Back in December 2022, my sister-in-law and brother asked if I’d like to go with them and their friend to Vietnam. After figuring out financing for airfare and updating my passport, the most important concern for me was speaking Vietnamese.
I’ve studied several other languages in my life, but speaking Vietnamese was particularly difficult for me. The US State Department Foreign Language Institute classifies Vietnamese as a “Category III” language, the second most difficult language for English-speakers to learn. They estimate it would take someone approximately 1,100 class hours to reach a working proficiency in Vietnamese. I think they were being optimistic.
In addition to availing myself of a textbook, a language learning program on my phone, multiple audiobooks and podcasts, and all the questions I could pester my sister-in-law with, I took Vietnamese classes at the local Buddhist temple. Our teacher made us practice singing phrases to each other to wrap our heads around the idea of tones in daily speech.
I still tend to move my hands or my chin up and down when I’m trying to make my voice distinguish between a sắc (upwards) and huyền (downwards) tone. As you can imagine, I look a bit silly when speaking Vietnamese. However, I sound even sillier when I don’t pronounce the tones correctly.
Essentially, I’m saying, “Gwide meernong!” instead of “Good morning!” when I use the wrong tones. And then I wonder why people can’t understand me…
My sister-in-law and her friend caught up with friends and family they haven’t seen in years. We spent a lot of time with children of those friends and family members, and those children often spoke only a little English.
I quickly learned a lot of Vietnamese for specific situations that never arose in my textbooks or language apps. “Hold my hand!” “Do you need to go potty?” “What a pretty dolly!”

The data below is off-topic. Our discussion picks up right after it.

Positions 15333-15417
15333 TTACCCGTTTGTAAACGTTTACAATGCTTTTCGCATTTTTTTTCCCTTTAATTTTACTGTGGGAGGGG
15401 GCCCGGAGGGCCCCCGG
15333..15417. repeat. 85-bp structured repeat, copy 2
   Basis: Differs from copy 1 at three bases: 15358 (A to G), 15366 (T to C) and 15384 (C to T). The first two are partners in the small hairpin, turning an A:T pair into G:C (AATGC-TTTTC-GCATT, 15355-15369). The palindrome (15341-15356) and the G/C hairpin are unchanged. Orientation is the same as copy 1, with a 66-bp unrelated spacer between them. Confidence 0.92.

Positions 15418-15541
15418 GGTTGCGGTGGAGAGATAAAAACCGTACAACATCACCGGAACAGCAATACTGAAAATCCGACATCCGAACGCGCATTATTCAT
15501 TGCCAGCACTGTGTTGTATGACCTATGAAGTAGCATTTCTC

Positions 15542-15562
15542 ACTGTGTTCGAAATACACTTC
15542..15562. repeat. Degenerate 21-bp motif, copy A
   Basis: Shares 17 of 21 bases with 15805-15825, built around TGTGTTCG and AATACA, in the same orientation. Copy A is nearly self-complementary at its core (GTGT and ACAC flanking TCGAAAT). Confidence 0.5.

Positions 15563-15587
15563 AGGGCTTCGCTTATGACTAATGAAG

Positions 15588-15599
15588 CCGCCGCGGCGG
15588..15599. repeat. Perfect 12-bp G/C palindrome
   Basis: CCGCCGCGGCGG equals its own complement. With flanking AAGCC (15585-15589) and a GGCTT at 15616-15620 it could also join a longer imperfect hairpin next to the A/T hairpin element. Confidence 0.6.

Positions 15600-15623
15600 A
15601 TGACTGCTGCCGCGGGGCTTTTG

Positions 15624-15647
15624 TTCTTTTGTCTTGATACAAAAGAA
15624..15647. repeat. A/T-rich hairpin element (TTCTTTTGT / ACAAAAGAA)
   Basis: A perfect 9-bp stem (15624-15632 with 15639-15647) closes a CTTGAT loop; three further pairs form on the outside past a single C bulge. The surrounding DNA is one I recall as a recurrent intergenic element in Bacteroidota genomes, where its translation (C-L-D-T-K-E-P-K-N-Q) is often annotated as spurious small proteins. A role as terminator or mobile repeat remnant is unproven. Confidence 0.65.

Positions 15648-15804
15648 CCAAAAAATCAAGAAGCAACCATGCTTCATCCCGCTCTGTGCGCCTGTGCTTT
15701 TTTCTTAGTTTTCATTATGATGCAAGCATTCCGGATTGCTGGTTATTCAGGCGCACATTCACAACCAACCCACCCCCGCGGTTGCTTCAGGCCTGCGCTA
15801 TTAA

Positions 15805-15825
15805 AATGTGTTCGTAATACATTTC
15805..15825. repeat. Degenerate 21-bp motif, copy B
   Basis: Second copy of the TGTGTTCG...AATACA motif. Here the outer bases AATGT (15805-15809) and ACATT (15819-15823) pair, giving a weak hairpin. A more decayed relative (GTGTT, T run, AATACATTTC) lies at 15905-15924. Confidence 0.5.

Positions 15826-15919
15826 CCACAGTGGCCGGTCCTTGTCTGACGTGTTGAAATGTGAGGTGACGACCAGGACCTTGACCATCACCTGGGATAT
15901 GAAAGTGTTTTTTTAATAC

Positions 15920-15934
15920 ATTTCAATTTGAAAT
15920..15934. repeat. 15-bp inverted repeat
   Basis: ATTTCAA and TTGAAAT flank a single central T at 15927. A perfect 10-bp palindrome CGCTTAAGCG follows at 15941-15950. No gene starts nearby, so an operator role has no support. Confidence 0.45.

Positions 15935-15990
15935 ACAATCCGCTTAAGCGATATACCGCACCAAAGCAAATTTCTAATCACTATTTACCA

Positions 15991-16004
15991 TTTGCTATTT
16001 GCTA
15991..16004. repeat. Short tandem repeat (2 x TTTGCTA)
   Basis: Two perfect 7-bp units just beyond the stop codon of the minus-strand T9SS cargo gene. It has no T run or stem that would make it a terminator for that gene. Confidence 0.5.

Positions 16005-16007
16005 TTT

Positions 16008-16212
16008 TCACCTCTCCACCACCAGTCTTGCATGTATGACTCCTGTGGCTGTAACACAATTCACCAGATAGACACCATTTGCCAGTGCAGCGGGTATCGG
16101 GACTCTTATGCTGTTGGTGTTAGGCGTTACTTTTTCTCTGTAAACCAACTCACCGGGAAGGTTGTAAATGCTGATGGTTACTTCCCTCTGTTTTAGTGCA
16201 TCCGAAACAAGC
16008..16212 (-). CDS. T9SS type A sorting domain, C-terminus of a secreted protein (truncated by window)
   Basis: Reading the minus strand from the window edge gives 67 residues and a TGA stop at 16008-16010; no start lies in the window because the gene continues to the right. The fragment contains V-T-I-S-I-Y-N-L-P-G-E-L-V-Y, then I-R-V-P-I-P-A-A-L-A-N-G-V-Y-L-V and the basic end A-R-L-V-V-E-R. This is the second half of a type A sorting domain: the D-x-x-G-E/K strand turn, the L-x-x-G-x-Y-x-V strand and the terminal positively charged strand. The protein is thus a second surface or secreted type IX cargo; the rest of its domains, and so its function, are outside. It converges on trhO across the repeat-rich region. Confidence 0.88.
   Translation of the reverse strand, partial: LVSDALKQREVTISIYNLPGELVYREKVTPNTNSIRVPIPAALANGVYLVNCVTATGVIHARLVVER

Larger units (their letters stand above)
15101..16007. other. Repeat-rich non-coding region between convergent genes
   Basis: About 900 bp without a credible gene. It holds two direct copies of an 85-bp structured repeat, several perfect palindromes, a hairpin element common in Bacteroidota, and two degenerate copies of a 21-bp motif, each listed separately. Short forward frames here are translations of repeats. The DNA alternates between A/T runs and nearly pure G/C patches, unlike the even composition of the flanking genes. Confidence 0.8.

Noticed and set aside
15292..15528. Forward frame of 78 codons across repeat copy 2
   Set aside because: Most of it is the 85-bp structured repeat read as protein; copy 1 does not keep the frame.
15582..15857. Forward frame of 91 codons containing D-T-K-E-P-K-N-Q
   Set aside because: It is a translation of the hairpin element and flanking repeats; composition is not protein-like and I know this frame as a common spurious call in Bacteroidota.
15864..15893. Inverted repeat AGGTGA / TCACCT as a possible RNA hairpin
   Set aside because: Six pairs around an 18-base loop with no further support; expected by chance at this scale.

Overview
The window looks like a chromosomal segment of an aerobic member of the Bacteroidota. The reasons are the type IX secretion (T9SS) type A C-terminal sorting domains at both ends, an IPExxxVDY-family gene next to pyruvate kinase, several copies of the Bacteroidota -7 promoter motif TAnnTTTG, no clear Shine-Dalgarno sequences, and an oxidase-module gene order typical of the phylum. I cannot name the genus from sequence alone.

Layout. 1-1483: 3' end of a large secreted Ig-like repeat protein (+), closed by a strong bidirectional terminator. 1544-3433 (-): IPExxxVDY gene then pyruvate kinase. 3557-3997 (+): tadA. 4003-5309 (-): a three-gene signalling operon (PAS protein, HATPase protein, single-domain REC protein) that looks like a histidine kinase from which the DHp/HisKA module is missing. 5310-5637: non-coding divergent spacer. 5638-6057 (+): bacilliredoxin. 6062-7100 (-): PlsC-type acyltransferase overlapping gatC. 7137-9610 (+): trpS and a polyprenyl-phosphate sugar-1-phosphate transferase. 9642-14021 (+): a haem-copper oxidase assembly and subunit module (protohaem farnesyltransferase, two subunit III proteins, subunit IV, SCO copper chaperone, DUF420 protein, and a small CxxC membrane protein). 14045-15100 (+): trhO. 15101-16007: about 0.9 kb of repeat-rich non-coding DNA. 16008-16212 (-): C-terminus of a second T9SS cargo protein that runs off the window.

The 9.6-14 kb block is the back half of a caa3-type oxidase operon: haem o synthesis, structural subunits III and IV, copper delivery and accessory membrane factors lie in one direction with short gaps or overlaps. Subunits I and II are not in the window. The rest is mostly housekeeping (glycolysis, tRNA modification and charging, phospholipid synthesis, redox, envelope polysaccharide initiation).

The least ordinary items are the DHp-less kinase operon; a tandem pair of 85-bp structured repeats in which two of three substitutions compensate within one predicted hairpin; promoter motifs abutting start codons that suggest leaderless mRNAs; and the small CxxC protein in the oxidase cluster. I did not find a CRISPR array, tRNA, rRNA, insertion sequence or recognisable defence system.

I also, for reasons I could never quite figure out, stood out as a foreigner every place I went. It must have been my shoes. My obvious alien-ness seemed to translate into being American somehow. (A Danish woman I met at a hotel told me everyone also assumed she was American.) Any time I went out in public, children would run up to me to say, “Hello! What is your name? Good morning! How are you? I am fine, thank you!” and then run off, giggling madly.
A similar thing happened when I worked as an English teacher in another country. I’ve gotten pretty good at holding conversations in very slow, carefully enunciated English, following the dialogue patterns that show up most often in beginner English textbooks. And then I learned how to respond in multiple languages to the proud parents inevitably standing nearby. “Your child is very smart/ handsome/ clever/ good!”
When I went through the lesson on animals on the language learning program, I thought, “Why am I bothering with this? When are ducks and dragons ever going to come up in conversation?” I turned out to be quite wrong.
For some reason, those words stuck in my brain more than any others. Any time I saw an animal, the Vietnamese word flashed up in my brain and popped out of my mouth. Cat! Cow! Chicken!
The kids always found this highly amusing. The adults around me thought I was maybe a bit strange.
This came in quite handy when trying to order food. The words for living animals and types of meat are the same in Vietnamese, differentiated by a classifier. Con heo (pig) becomes thịt heo (pork). I was reading Vietnamese, even if I wasn’t quite speaking Vietnamese.
The Most Important Vietnamese